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The National Academies

TCRP B-45 [Completed]

Transportation to Dialysis Centers: Health/Transportation Policy Intersection

  Project Data
Funds: $350,000
Research Agency: KFH Group
Principal Investigator: Sue Knapp and Elizabeth Ellis
Effective Date: 12/3/2016
Completion Date: 10/30/2018

BACKGROUND

In 2010, more than 20 million Americans had chronic kidney disease (CKD). As documented by the United States Renal Data System (RDS), the incidence of CKD has increased from 12.3% of the general population in 1994 to 14.0% in 2010. CKD can lead to kidney failure or end-stage renal disease (ESRD). The only treatment options for ESRD are dialysis or transplant. According to the National Institute for Diabetes and Digestive and Kidney Diseases, from 1980 through 2009 the prevalence rate for ESRD increased nearly 600%. The cost of clinical dialysis for Medicare patients alone was $23.6 billion in 2010. However, the national financial impact and the need and availability of transportation to dialysis treatments have not been quantified.

Dialysis services are provided primarily by large, for-profit corporations. These corporations do not provide the transportation services that many of their clients require; rather they rely on publicly subsidized transportation. While some people choose to drive to and from their dialysis sessions, doing so presents a number of health and safety risks. A recent report by Ride Connection emphasized the challenge faced by our nation when it stated, “The growth in incidence of end-stage renal disease and the decreased mortality rates in this population creates increased burden on a transportation system that was not designed to accommodate life sustaining treatment trips.” Some transportation providers have been forced to deny transportation requests to dialysis while other providers have denied other transportation requests in order to accommodate increased demand for transportation for dialysis. These problems are further compounded in rural communities because there are few dialysis treatment facilities.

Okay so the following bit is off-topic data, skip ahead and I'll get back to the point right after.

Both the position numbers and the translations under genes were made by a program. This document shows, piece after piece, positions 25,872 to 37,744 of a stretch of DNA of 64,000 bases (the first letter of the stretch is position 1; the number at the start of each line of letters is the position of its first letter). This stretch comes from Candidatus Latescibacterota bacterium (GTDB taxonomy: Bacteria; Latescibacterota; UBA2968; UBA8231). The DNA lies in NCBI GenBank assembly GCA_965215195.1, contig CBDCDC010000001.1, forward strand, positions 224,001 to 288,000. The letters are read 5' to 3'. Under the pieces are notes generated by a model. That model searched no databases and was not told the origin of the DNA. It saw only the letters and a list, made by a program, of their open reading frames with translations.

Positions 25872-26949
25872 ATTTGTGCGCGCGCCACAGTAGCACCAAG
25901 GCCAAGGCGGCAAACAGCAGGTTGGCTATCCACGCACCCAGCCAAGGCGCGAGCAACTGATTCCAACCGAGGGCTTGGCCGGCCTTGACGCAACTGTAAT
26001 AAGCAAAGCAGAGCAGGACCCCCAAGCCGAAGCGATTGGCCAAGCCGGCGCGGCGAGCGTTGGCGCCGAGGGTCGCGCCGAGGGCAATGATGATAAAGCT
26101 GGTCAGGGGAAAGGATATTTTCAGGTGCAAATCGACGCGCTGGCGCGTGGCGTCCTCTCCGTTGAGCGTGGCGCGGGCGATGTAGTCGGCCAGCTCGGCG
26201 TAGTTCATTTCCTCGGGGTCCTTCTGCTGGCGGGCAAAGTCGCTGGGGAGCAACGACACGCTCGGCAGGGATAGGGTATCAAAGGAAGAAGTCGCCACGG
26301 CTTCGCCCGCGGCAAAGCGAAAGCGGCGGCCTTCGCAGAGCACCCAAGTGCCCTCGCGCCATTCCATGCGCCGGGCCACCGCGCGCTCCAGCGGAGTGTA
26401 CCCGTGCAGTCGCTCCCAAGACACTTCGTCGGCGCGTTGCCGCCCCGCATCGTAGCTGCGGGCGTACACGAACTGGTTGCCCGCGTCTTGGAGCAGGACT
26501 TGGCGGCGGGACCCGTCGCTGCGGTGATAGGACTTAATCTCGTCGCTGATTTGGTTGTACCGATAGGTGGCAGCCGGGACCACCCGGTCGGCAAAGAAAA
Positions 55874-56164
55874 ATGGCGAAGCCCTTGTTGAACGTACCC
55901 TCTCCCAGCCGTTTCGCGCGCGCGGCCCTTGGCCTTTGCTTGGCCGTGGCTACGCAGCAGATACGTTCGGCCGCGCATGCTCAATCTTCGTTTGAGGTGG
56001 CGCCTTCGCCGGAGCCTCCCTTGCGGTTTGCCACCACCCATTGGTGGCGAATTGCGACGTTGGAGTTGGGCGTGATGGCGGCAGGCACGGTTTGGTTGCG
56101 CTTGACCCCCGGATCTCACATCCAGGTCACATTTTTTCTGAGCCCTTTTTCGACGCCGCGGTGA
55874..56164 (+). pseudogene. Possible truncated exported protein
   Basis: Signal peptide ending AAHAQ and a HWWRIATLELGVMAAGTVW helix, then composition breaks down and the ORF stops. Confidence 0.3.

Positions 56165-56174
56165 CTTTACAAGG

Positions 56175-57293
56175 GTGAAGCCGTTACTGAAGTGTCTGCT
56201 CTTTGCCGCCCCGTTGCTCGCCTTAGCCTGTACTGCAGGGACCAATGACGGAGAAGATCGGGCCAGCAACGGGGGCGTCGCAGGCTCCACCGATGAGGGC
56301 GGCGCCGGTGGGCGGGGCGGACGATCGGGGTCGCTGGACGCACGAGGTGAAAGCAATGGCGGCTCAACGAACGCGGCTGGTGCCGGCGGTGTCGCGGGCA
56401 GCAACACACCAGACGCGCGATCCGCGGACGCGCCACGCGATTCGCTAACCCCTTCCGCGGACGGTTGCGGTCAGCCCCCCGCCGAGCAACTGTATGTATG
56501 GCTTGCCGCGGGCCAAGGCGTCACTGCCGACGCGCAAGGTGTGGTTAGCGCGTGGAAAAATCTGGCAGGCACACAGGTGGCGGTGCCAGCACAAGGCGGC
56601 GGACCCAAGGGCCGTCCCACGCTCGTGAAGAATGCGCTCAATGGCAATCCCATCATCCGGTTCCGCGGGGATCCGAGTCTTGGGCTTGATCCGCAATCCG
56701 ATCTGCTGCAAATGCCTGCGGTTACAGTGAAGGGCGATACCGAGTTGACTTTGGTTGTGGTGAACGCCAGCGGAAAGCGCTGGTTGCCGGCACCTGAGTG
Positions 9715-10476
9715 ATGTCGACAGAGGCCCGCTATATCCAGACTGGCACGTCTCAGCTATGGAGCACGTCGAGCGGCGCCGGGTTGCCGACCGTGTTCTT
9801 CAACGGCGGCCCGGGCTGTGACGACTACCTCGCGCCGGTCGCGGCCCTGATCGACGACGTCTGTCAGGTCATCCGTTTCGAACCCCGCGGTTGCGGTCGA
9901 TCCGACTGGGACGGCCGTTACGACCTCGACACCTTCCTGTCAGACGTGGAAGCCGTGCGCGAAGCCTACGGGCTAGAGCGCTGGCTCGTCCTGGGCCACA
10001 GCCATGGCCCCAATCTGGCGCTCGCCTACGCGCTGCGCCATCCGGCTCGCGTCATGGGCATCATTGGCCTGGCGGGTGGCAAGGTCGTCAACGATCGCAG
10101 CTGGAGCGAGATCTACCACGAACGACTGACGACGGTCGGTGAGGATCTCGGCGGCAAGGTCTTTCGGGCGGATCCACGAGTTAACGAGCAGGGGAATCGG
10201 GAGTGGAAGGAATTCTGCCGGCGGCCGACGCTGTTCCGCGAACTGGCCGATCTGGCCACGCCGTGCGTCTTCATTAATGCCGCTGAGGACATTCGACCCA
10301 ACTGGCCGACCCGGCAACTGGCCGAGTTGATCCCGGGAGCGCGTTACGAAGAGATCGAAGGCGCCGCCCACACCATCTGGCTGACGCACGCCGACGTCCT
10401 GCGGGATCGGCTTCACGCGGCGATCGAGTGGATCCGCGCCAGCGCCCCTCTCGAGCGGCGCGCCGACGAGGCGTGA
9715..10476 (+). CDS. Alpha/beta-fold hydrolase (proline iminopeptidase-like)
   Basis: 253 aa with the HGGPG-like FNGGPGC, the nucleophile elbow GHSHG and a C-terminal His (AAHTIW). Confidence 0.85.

OBJECTIVES

The objectives of this research are to quantify the current and projected demand and associated costs of transportation for kidney dialysis in the United States and identify current effective practices and new strategies for funding and providing transportation for dialysis. The research should address a number of important areas and answer the critical questions presented in the Request for Proposal. This research should consider and address differences that affect transportation for kidney dialysis in urban and rural areas.


STATUS:  The research is completed and the final deliverables recommended for publication in early 2019.

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